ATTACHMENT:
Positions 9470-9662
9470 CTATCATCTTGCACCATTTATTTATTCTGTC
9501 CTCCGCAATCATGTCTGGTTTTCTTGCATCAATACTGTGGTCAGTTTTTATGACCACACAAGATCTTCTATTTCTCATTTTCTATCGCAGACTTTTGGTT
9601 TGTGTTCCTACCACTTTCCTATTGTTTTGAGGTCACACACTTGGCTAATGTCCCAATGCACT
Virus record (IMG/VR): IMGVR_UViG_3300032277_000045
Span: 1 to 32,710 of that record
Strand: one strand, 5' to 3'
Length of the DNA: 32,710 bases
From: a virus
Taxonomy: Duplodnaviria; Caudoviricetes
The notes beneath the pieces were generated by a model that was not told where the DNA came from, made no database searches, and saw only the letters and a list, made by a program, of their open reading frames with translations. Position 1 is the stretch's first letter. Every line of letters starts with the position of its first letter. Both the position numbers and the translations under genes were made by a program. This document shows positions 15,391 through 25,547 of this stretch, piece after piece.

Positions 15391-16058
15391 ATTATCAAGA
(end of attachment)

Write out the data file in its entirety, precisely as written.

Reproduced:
Positions 9470-9662
9470 CTATCATCTTGCACCATTTATTTATTCTGTC
9501 CTCCGCAATCATGTCTGGTTTTCTTGCATCAATACTGTGGTCAGTTTTTATGACCACACAAGATCTTCTATTTCTCATTTTCTATCGCAGACTTTTGGTT
9601 TGTGTTCCTACCACTTTCCTATTGTTTTGAGGTCACACACTTGGCTAATGTCCCAATGCACT
Virus record (IMG/VR): IMGVR_UViG_3300032277_000045
Span: 1 to 32,710 of that record
Strand: one strand, 5' to 3'
Length of the DNA: 32,710 bases
From: a virus
Taxonomy: Duplodnaviria; Caudoviricetes
The notes beneath the pieces were generated by a model that was not told where the DNA came from, made no database searches, and saw only the letters and a list, made by a program, of their open reading frames with translations. Position 1 is the stretch's first letter. Every line of letters starts with the position of its first letter. Both the position numbers and the translations under genes were made by a program. This document shows positions 15,391 through 25,547 of this stretch, piece after piece.

Positions 15391-16058
15391 ATTATCAAGA